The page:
Democrat John Edwards (search) is trying to win over last-minute decision makers here in hopes of pulling off the same surprise finish he captured last week in Iowa.

There are plenty of New Hampshire voters still undecided or wavering on their first choice, and Edwards is trying hard to lure them into his camp before the balloting Tuesday.

"We're still undecided and we're trying to see as many people as we can," said Susan Porter, 47, a teacher from Nashua who attended an Edwards rally Sunday with her daughter.

"I've changed my mind about four times over the last three days," daughter Christine Donlan, 22, said before the rally.

Edwards, who became a wealthy man as a trial lawyer before winning election as a senator from North Carolina, is appealing to them with a stump speech heavy on populist themes and a positive message that emphasizes his own humble beginnings as the son of a mill worker.

He describes the "two Americas" that he sees. One is for the wealthy and privileged who have few worries. The second, he says, is "one for you, people who just work hard and pay your taxes." He leans forward in the smaller venues to make eye contact with individual voters.

"You and I can do something about this," he said. "We can strengthen middle-class America working together."

Edwards' plan is to come on strong in the closing days of the New Hampshire campaign and surprise the pundits and his opponents much as he did in Iowa last week, where he finished a strong second to Massachusetts Sen. John Kerry (search).

Edwards is drawing larger crowds here. He spoke to at least 600 people packed into a middle school gymnasium while nearly as many filed into an overflow room. Edwards suggested he was drawing strength from those crowds — "You can't get in these places anymore," he marveled to reporters — and his staff compared the feeling to the closing days of the Iowa caucuses.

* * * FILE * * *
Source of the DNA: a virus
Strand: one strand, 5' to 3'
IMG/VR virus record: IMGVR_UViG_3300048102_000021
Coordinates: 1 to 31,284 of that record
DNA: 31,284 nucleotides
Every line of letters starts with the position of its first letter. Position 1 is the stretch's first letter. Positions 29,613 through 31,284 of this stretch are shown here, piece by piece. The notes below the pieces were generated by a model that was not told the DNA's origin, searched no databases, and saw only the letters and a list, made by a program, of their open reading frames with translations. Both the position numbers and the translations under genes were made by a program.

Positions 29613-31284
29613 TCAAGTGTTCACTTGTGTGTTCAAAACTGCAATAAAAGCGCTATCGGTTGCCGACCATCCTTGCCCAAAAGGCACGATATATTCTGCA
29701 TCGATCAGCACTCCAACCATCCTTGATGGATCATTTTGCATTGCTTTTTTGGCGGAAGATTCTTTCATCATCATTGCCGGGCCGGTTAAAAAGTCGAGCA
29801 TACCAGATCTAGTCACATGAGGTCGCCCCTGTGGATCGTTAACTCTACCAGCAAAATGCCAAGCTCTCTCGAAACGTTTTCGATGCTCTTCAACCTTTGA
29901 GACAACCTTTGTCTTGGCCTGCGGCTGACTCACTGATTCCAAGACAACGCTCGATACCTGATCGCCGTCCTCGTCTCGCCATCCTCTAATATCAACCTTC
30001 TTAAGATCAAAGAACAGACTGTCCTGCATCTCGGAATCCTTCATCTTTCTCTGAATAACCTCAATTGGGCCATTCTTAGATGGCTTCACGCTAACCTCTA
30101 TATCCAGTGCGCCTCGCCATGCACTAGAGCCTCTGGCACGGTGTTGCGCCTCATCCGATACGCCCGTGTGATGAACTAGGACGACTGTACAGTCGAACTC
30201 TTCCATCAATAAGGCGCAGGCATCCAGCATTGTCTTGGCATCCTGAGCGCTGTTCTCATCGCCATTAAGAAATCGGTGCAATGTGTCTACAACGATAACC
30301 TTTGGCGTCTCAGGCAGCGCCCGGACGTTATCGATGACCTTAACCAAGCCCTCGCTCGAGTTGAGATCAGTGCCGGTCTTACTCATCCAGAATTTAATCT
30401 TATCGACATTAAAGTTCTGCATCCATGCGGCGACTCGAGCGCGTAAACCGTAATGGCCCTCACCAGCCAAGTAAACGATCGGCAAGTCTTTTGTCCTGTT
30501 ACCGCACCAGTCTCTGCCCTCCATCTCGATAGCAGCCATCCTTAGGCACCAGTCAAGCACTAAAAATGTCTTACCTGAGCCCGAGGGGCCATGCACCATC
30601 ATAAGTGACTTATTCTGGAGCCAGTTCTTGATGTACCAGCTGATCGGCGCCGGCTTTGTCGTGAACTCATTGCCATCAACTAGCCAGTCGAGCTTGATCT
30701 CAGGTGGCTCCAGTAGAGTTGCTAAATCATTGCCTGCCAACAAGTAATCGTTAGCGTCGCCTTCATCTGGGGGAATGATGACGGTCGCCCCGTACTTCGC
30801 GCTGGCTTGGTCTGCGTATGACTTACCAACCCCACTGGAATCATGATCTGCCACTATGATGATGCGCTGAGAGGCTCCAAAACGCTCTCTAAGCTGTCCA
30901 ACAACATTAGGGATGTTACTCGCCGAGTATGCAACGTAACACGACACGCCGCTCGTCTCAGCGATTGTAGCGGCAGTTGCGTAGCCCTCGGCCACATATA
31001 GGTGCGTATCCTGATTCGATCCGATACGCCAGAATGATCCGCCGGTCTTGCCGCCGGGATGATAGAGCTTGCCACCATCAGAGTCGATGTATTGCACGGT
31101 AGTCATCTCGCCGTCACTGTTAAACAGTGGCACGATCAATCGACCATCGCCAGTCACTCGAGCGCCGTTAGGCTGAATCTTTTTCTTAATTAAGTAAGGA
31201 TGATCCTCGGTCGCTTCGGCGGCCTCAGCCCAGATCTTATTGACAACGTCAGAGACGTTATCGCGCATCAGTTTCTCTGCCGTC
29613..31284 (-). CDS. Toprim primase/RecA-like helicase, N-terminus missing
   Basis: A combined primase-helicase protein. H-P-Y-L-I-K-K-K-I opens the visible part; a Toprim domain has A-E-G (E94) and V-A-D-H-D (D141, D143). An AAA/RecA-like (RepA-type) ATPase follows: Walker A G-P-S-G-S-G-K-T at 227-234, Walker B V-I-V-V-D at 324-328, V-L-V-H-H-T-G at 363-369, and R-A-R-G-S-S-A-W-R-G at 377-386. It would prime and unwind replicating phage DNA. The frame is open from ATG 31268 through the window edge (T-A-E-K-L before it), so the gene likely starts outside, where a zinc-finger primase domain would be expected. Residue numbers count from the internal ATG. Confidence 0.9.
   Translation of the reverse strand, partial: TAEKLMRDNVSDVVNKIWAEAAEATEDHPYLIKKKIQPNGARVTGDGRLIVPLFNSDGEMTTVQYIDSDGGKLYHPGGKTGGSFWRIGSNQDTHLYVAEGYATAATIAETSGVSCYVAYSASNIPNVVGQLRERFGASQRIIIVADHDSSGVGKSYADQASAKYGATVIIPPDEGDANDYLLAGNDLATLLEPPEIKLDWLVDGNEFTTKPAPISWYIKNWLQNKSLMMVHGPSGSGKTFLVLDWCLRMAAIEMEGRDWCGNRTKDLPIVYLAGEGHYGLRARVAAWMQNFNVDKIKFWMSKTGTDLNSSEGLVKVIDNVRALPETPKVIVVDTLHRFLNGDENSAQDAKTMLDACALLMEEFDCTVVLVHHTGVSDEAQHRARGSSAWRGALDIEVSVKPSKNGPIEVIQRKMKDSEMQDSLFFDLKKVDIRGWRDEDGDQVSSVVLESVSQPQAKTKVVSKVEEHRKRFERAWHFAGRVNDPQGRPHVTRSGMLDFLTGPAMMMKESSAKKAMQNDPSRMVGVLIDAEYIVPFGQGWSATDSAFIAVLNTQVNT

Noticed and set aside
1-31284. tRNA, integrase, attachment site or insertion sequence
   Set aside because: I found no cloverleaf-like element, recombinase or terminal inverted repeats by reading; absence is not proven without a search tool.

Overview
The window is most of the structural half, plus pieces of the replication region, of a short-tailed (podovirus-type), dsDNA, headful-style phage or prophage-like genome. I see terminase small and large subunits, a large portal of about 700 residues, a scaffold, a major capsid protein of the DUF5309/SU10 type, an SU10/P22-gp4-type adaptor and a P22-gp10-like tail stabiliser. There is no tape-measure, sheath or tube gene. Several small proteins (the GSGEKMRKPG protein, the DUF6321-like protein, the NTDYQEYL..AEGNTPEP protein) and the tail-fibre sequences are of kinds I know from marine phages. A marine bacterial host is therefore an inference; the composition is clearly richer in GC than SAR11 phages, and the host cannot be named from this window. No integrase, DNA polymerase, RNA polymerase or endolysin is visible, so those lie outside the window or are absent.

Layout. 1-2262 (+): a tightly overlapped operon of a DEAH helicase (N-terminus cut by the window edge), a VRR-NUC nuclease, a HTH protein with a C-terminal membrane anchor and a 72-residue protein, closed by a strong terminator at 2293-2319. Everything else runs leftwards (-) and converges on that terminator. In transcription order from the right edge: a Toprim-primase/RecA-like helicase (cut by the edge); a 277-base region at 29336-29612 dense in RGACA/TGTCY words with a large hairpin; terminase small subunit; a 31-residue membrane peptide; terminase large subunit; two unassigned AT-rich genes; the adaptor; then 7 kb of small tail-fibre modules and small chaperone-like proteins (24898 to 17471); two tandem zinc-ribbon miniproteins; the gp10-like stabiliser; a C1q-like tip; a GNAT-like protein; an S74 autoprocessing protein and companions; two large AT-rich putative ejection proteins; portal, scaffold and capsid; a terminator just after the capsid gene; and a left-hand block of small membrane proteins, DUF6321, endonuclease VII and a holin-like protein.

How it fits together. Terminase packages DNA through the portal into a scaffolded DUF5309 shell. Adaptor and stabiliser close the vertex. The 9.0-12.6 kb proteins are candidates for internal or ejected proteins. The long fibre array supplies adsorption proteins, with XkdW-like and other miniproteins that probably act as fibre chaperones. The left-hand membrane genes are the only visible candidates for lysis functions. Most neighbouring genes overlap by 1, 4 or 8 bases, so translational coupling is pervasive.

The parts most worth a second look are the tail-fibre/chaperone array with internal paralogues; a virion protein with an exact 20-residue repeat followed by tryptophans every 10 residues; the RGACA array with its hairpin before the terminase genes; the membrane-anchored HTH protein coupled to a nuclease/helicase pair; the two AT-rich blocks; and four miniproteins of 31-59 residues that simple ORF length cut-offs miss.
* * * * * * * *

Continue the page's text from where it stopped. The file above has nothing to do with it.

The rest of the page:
"We're seeing the same kind of momentum and crowd surge that we saw in Iowa," said Jennifer Palmieri, Edwards' spokeswoman. "We think we're doing well here. We have a ticket to Feb. 3."

Seven states vote that day, a week after New Hampshire, and one of the big-ticket states is Edwards' native South Carolina. A poll released Sunday showed him with a slight lead there, with Kerry, Al Sharpton and Wesley Clark bunched close behind.

It's unclear whether Edwards is gaining in New Hampshire. He had been polling consistently in fourth place, but some recent surveys show him as low as single digits and as high as 15 percent.

Edwards and his staff say an unexpectedly strong showing in New Hampshire would give him momentum in the next round of voting.

"I'm closing it every way I know how," Edwards told reporters, describing how he believes he's drawing undecided voters. "For the last three to four weeks, first in Iowa and now in New Hampshire, I've been doing every possible thing I can to close."

And so he gives his populist talk everywhere he goes.

The "two Americas" he talks about encompass two public school systems, two tax systems, two economies, two societies divided by race. He denounces "predatory lenders, credit card companies and paycheck lenders. ... They prey on people who are the most vulnerable."

Sometimes he'll stop in mid-sentence as he expands on a point and ask someone near the front of the crowd if he can borrow a copy of "Real Solutions for America," the 55-page campaign manifesto his aides hand out to explain his positions. It invariably gets a warm reception from the audience, especially when he adds: "I'll give it back, I promise."

And always, at the end of the talk, when there are more hands raised but he has run out of time to answer their questions, he promises if they'll call or write or e-mail him, he'll answer their questions.

"I wish I could take every one of you out of this gym straight to the polls," he said in Nashua.

But how those voters would cast their ballots if he really did take them to the polls is unclear.

Mother and daughter Porter and Donlan weren't ready to vote for Edwards after the rally.

"I like his positive spin on things. He's not doom and gloom like the president we have now," Porter said.

But she was still shopping. "I'm going to see Kerry now," she said. "A lot of my friends are undecided. We're having some big conversations. We'll get together and hash it out at work tomorrow."

Her daughter decided she'd go elsewhere. "I'm not convinced," Donlan said. "I like Edwards. I'd be perfectly happy if he were the nominee... But I think I'm going to go for Dean."